Yet, if you are buying a brand-new leasehold property, most builders are not selling them with ground rent (although do check with your solicitor). The only people that need to take any action on this now are people who are extending their lease. If you are thinking of extending the lease of your Rugby property before you sell to protect its value, your purchaser may prefer to buy on the existing terms and extend under the new (and better) ones later (meaning you lose out). 

Like all things – it’s all about talking to your agent and negotiating the best deal for all parties. Should you have any questions or concerns feel free to pick up the phone, message me or email me and let’s chat things through.

How Will the Brexit Deal Affect Rugby House Prices & Your Mortgage Payments?

Christmas Eve brought the news that Boris Johnson had conclusively agreed on a Brexit deal for the UK with the European Union. This gave optimism that the economic turmoil of leaving the EU would be radically reduced, yet what will this ‘trade deal’ do to the value of your Rugby home and the mortgage payments you will have to make?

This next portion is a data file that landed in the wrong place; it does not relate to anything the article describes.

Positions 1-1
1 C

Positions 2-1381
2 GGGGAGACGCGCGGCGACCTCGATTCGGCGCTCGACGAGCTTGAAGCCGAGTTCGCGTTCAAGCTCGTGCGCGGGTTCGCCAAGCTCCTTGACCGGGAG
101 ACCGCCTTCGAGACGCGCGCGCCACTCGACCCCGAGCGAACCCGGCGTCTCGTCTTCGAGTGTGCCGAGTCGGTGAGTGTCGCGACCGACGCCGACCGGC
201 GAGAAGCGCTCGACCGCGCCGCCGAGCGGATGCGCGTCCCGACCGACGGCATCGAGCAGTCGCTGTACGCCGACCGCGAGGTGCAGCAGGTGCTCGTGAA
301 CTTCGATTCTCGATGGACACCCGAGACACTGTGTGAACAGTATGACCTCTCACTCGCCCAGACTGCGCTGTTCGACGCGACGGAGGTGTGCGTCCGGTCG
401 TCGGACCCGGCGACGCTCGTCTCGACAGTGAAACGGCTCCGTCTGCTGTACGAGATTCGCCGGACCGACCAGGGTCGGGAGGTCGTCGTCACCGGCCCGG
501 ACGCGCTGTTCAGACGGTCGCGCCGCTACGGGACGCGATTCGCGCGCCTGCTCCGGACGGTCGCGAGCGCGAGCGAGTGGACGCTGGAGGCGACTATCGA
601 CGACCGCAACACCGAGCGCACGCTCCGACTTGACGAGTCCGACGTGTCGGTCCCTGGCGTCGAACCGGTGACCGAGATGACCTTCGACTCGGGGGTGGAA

Since the summer, the Rugby property market has been booming, yet many commentators have cautioned that the momentum cannot last. With unemployment and the end of Stamp Duty Holiday on the 31st March, the Halifax reported last week that they believed UK house prices would drop by at least 2% (and in some areas 5%) in 2021.

I find it fascinating the Rugby property market has defied the doom and gloom swamping the wider British economy in the last seven months. The Rugby property market has profited from the large swell in demand from better-off existing Rugby households trying to buy larger Rugby houses (as they are required to work from home) together with the added benefit of saving money from the Stamp Duty Holiday. 

Rugby house prices are 5.9% higher than a year ago, making our local authority area the 116th best performing (of the 396 local authorities) in the UK.